Unilever clarifies on reorganisation – BNL Times
Unilever South East Africa has re-acted to the story published in the last edition of The Business Times, clarifying that it has not yet stopped manufacturing locally and was nowhere near closure of its business in the country.
In the reaction made through an e-mail from Unilever Country Manager for Malawi Chikondi Ng’ombe, the company says the headline of our story which read ‘Unilever stops manufacturing’ was misleading since Unilever has not yet stopped manufacturing.
“We have simply kick-started the process of engaging key stakeholders on our planned stoppage of manufacturing,” said Ng’ombe.
She said the company was still making Kazinga and Maluwa locally and was only planning to stop producing the two products later in the year.
“We are still producing at the moment and when we do finalise the engagement and communication process – including the change management process, we will also communicate the actual stoppage to our key stakeholders,” she added.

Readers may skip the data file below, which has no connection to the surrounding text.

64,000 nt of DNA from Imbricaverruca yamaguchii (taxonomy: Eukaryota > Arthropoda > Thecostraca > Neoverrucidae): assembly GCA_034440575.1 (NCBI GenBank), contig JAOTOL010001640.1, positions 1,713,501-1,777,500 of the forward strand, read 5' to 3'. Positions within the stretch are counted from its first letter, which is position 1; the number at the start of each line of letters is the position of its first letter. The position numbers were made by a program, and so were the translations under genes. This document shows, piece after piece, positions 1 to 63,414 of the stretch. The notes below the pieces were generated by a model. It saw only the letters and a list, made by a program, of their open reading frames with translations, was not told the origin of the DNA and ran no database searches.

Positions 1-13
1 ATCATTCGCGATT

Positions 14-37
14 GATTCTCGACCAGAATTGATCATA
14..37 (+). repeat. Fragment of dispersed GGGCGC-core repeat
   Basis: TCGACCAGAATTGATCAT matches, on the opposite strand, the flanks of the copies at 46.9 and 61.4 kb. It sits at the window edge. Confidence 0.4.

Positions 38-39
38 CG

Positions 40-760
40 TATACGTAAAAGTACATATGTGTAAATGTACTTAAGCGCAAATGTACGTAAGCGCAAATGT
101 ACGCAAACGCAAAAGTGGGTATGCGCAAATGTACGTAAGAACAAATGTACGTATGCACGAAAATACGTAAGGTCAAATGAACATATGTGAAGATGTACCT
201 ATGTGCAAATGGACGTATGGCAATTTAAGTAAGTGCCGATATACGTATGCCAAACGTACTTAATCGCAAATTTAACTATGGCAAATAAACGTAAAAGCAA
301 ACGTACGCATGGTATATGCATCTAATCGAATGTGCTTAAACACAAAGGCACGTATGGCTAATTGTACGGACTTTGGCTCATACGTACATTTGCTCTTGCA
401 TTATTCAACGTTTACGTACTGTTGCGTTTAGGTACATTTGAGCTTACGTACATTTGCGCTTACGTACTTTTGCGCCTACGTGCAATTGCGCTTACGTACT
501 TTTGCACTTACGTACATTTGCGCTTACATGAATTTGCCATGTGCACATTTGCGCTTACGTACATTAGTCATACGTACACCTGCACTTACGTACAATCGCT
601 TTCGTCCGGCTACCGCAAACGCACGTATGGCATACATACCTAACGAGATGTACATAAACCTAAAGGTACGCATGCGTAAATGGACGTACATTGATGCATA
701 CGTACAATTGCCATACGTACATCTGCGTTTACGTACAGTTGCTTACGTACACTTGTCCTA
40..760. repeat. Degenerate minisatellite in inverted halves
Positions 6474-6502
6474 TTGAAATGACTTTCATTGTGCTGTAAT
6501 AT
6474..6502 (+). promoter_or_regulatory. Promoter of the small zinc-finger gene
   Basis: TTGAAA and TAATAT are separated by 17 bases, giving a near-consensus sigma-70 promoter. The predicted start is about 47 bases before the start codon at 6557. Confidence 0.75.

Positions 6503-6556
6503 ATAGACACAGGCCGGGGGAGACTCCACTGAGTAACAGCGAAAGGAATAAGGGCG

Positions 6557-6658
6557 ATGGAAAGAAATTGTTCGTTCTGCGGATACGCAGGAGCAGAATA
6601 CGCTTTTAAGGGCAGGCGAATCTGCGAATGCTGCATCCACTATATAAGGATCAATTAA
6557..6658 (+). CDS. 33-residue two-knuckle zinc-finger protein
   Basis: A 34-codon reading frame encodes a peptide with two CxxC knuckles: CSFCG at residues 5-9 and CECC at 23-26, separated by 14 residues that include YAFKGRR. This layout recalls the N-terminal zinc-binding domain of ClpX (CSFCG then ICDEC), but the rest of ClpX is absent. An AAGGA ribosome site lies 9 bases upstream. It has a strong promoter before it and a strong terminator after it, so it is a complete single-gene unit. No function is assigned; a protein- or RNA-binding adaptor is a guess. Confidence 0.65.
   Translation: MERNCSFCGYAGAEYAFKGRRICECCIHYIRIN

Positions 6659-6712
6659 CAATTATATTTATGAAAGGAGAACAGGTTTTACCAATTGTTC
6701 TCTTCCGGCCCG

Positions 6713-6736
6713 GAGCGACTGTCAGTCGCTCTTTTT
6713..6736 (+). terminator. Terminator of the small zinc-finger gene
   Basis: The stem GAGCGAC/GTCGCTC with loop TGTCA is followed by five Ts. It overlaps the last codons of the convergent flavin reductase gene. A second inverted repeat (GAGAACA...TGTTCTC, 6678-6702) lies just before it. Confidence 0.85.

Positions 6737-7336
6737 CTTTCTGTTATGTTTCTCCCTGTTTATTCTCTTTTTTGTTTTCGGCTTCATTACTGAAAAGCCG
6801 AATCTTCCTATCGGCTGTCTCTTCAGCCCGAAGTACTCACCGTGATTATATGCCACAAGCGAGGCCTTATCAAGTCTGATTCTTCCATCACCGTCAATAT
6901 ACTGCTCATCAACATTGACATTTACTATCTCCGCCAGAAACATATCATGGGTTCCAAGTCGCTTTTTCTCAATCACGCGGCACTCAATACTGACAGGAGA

Ng’ombe has also faulted the continuation headline of our story which read ‘Unilever on the verge of closure’, stating that the company was not closing operations in Malawi.
“We are re-organising to focus on our strategic brands. It happens that the non-strategic brands are the ones produced locally and hence the plan to eventually stop production. We will continue to operate in Malawi,” she said.
Ng’ombe also said what our source – a middle ranking employee at the company, told us that staff have been on leave since Christmas was not true.
“We were open throughout the Christmas period and we have been producing since then,” she explained.
Contrary to what was stated in our story that staff had not been given concrete information on their future, Ng’ombe said the company has been engaging the staff at various forums and through its workers council on the change in strategy.
“They [members of staff] have been aware of the changes and are in loop in terms of the direction the business intends to take,” she said.
On staff being called in to produce soap for flood victims, Ng’ombe also said this was not true since it only donated Lifebuoy soap to flood victims on Monday last week and the soap was brought in from Unilever South Africa.
“All the soap we have made this year has been for sale to our customers,” she said.
Ng’ombe also said Unilever did not retrench employees in 2012 when they temporarily stopped production.
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